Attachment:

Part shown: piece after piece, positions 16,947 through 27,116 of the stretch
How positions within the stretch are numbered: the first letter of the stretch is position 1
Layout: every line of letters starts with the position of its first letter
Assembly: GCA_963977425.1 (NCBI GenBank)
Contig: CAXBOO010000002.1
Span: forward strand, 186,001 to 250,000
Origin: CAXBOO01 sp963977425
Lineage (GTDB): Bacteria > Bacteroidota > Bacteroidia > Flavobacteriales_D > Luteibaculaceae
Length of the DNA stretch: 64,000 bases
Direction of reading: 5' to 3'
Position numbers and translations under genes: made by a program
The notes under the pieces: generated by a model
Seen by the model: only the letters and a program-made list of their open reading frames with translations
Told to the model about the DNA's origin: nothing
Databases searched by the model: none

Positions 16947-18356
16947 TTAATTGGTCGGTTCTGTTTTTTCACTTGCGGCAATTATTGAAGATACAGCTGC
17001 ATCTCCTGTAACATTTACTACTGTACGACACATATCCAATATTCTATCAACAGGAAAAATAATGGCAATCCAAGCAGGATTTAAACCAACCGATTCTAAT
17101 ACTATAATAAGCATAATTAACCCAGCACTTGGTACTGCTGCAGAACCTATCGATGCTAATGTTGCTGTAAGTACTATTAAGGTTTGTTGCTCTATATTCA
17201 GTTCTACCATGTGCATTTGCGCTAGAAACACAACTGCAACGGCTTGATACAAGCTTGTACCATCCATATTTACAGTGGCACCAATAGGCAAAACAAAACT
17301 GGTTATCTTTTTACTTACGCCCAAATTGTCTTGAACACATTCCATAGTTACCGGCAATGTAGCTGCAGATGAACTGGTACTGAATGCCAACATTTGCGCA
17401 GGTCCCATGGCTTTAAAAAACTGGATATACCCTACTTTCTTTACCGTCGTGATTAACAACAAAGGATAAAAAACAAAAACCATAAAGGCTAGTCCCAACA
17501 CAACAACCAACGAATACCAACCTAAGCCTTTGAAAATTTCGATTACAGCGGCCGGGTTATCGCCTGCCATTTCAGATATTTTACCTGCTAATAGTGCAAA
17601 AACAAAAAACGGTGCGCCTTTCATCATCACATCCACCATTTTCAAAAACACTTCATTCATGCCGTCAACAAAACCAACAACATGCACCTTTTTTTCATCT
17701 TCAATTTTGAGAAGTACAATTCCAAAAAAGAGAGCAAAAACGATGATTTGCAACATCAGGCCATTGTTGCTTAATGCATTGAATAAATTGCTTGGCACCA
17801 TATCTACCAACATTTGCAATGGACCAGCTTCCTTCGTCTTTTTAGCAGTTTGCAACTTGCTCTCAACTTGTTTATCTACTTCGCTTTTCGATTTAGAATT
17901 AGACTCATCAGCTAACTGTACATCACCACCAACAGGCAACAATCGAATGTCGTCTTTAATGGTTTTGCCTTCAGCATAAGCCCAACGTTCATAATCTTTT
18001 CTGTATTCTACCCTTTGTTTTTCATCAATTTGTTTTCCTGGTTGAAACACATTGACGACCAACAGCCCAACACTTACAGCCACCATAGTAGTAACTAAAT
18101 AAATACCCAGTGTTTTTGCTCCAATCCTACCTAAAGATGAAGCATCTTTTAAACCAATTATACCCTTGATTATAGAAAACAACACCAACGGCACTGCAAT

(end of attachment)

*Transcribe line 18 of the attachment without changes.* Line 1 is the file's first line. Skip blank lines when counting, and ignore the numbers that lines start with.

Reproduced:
17001 ATCTCCTGTAACATTTACTACTGTACGACACATATCCAATATTCTATCAACAGGAAAAATAATGGCAATCCAAGCAGGATTTAAACCAACCGATTCTAAT